Listen to samples from "Fermata," with descriptions from the artists:
Lucianne Walkowicz: "Stellar Tathata"
"The sounds layered in Stellar Tathata are created from data from NASA's Kepler Mission, a space telescope devoted to searching for planets orbiting other stars...Stars are not static, but rather spin on their axes, so as darker and lighter features on the surfaces of the stars rotate into and out of view, the star dims and brightens with a characteristic periodicity...The sounds of "Stellar Tathata" are the spin frequencies of stars mapped into the audible range, such that middle C roughly corresponds to the spin frequency of our Sun (~25 days at the equator). The data has been analyzed to determine how the frequencies of a given star change with time, so subtle shifts in pitch and harmonics can be detected as the stellar surface patterns change. "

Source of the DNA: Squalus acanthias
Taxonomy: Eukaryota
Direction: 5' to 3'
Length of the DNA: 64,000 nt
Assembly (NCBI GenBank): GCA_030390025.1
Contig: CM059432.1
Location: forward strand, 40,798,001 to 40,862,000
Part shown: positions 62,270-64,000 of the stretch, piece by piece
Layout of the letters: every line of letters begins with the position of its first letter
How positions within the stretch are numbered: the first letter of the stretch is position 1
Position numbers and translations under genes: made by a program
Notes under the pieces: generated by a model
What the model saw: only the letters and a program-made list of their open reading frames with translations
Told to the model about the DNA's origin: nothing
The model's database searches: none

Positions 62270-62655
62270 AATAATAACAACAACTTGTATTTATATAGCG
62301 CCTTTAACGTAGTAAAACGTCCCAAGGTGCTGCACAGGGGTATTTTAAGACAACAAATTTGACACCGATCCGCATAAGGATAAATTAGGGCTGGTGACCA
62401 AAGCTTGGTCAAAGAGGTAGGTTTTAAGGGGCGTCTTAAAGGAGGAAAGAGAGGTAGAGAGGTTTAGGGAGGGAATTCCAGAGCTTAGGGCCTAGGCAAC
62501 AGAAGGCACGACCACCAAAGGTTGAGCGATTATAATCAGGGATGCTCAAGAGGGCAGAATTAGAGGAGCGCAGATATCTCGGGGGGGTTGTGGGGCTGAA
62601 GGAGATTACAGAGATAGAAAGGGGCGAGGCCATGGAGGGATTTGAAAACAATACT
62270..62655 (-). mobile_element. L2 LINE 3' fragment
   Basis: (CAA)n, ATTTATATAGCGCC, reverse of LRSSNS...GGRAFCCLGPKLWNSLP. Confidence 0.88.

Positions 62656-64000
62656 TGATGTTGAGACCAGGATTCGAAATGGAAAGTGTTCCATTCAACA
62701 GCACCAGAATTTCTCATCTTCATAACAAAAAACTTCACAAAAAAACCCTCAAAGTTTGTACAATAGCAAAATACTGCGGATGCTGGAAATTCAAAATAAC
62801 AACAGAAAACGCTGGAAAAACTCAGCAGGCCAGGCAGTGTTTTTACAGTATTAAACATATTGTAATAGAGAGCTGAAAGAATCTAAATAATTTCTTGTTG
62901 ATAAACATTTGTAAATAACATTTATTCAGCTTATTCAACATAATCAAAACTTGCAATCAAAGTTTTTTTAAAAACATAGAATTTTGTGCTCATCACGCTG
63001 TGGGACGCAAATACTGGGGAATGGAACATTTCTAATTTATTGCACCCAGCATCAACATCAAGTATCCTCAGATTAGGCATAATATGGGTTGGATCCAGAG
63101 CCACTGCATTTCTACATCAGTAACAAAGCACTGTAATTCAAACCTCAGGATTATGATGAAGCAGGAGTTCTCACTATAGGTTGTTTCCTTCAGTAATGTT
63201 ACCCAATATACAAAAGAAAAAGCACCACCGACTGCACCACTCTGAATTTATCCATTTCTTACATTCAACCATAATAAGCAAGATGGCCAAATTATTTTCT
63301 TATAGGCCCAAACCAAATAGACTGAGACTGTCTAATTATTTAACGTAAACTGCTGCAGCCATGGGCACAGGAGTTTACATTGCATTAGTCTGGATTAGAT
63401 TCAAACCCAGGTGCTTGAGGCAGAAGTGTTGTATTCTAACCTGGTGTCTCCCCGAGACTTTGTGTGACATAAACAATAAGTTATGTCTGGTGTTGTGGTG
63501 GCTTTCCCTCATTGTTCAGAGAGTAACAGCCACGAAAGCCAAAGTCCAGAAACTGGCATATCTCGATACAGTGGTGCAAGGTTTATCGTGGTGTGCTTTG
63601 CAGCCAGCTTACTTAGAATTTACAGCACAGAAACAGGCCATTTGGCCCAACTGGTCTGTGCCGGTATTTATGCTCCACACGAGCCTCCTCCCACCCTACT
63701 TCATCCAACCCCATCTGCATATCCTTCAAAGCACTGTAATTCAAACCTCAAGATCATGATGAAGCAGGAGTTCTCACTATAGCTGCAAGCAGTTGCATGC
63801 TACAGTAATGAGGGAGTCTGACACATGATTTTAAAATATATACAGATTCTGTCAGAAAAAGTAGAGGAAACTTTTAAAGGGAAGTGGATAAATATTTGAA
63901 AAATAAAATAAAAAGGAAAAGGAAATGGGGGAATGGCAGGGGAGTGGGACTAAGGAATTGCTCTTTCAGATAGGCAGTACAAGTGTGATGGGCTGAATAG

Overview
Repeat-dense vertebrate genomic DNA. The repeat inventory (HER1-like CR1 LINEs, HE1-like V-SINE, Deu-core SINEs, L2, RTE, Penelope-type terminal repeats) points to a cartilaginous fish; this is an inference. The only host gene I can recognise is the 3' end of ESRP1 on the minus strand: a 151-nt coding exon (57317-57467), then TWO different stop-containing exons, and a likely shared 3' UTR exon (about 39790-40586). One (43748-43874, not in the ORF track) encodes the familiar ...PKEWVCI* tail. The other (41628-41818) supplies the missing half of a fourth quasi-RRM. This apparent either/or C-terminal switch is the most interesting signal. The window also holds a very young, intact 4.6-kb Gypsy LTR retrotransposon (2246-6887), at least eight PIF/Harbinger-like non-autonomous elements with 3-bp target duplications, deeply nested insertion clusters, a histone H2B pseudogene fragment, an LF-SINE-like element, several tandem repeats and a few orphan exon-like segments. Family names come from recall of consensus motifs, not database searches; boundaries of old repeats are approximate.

"CFCF is the moniker of Canadian-born Mike Silver. Inspired by Philip Glass and Ryuichi Sakamoto (who is also a contributor to Fermata), ‘Glass’ is a shimmering and playful piece whose 12 channels of plucked piano strings and staccato horns bounce around the gallery across Fermata's entire speaker wall."